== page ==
Just how problematic is Joshua Reynolds? Doyen of the “grand style”, founding president of the Royal Academy of Arts, and preferred portraitist of the 18th century’s great and good, Reynolds (1723-92) has had plenty of critics over the years, not least the Pre-Raphaelite Brotherhood who called him “Sloshua” for his prescriptive manner and insistence on heroic style. But as the 300th anniversary of his birth rolls around, the time might be right for a more comprehensive reassessment and re-evaluation of this pioneering figure in British art.
The Box in Plymouth is one gallery that is taking on the challenge; it will be showing around 30 of Reynolds’s pictures, including a clutch of famous self-portraits on loan from the Tate, among them Self-Portrait When Young (1753-58) and Self-Portrait as a Deaf Man (around 1775). This element of self-inspection accords with the Box’s ability to posit Reynolds as a local boy: he was born and brought up in nearby Plympton, then a bustling port before the local river silted up.
The exhibition curator Terah Walkup says that Reynolds’s connections to the area are a source of “civic pride” that is an important element in the painter’s story; Walkup, however, is much more concerned with using the show as a vehicle to reinterpret and reposition Reynolds’ legacy—as the exhibition title Reframing Reynolds indicates. “We really want to think about the question of how is Reynolds relevant today,” she says. “We are looking at Reynolds through an intersectional decolonising lens. This is something that has really been needed for quite some time.”
“Reynolds is an artist who is painting people who are making decisions about hundreds of thousands of people around the world,” Walkup says. “We’re thinking about issues of identity and the legacies of empire and colonialism and slavery that we live with today.”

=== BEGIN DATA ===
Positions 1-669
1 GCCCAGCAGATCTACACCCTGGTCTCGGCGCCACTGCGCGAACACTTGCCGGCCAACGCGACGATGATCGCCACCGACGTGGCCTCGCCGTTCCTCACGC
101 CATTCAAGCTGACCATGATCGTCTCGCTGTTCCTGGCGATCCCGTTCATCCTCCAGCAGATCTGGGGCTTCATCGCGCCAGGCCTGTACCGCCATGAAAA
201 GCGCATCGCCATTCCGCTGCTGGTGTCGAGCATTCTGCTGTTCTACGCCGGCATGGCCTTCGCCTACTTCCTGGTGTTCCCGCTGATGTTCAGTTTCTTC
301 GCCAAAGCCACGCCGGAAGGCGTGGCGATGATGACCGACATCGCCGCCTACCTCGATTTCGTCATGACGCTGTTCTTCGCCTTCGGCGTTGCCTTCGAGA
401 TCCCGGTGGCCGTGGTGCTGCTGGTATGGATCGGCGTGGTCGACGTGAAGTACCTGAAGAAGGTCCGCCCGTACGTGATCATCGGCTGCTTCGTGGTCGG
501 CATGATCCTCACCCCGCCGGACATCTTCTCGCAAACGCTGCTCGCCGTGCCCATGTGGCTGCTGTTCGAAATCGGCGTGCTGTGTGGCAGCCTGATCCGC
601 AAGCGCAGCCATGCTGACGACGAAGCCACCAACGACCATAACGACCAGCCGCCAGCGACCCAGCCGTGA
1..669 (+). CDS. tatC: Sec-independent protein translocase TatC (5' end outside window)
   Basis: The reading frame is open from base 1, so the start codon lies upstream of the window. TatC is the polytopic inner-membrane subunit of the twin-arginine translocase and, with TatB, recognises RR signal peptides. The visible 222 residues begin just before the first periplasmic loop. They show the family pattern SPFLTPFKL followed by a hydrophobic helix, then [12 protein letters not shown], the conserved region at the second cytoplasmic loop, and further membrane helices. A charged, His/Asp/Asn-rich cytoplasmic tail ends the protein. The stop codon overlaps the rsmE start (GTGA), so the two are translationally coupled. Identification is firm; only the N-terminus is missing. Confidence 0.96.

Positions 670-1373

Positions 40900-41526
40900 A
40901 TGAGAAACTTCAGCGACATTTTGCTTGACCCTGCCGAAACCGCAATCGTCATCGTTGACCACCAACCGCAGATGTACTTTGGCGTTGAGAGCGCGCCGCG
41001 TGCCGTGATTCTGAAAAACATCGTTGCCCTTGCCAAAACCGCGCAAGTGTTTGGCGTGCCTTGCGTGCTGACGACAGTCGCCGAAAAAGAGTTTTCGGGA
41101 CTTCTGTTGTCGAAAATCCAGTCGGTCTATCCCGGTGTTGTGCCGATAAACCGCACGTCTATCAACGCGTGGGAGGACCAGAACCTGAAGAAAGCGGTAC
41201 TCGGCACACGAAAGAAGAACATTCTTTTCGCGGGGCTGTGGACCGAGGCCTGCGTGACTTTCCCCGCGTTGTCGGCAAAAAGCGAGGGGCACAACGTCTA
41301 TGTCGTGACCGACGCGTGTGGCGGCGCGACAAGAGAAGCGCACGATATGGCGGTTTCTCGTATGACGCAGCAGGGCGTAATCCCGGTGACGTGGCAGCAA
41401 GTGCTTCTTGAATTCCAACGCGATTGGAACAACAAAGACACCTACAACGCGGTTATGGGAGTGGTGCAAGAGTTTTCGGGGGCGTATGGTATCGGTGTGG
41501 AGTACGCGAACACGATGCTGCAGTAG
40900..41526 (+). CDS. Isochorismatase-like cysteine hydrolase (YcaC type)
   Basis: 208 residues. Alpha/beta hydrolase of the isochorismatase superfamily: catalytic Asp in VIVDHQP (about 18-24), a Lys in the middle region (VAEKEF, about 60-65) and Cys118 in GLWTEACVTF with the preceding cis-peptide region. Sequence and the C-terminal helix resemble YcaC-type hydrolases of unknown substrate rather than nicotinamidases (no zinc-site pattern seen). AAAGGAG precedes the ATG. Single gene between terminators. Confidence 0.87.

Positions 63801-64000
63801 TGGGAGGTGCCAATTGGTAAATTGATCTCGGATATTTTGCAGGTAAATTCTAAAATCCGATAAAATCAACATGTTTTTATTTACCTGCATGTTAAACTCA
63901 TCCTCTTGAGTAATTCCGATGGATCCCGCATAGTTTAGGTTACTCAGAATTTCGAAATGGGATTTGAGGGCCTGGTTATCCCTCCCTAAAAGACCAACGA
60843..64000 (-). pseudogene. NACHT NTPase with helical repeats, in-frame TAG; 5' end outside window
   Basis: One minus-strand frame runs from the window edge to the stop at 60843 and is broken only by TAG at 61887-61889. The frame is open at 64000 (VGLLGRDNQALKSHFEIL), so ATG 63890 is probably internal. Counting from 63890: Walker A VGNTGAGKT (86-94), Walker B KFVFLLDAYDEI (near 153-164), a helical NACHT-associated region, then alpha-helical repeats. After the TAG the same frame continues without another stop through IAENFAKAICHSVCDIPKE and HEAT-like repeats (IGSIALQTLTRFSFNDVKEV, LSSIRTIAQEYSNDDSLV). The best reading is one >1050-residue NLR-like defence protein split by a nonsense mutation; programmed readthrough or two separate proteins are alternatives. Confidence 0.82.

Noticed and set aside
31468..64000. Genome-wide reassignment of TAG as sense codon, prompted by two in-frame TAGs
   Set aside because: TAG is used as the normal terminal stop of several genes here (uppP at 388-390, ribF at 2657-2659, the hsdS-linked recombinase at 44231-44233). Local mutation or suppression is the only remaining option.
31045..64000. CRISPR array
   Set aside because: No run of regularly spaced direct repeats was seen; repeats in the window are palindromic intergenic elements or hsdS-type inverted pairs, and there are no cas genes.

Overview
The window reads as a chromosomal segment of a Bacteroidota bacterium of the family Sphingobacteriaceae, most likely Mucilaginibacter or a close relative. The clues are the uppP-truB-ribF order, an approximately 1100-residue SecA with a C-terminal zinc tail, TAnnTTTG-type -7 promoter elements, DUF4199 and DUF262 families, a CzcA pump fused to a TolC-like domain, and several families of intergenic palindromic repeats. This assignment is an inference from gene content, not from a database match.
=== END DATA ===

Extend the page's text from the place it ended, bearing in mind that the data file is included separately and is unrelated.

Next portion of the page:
Reframing the artist would appear to be very much in the air: an exhibition of the same title featuring portraits of local landed gentry has already opened at Harewood House in Yorkshire (until 28 August), with which Walkup says the Box has an excellent collegiate relationship. Meanwhile, the National Portrait Gallery in London recently joined with California’s J. Paul Getty Museum to acquire Reynolds’s Portrait of Mai (Omai) (around 1776) for £50m, a celebrated picture that is believed to be of the first Polynesian man to visit Britain.
The Box will also be showing three works by Rana Begum created in response to Reynolds’ portraits; this, Walkup says, is designed to show “how contemporary art can open up different questions about our collections about Reynolds and about the past”.
In terms of reinterpreting Reynolds’s own works, Walkup points to something like the colour of dresses he might paint: 18th-century viewers would understand the difference between light blue woad-dyed fabrics, and darker blue indigo. The former was a traditional locally sourced dye, while indigo came from India, the product of colonial trade. This, Walkup says, is one of the things that links “the people that are sitters in the portraits with what’s happening at this time, thinking about identity and how portraiture is power”.
Likewise, Walkup says the show intends to examine Reynolds “through a feminist lens”. This means highlighting the stories of the women who were key to his career—notably his sister Mary, who paid for his travels in Italy as a young man and who is represented in the Box’s show with Reynolds’s 1746 portrait of her. It also means re-examining some of his sitters: Walkup says she is particularly interested in the Tate’s 1761 portrait of Lady Janet Anstruther, a society beauty of supposed Roma ancestry, which has been loaned to the Box for the show. “It can allow us to have conversations about something that you might not expect to have a conversation about.”
• Reframing Reynolds: A Celebration, The Box, Plymouth, 24 June-29 October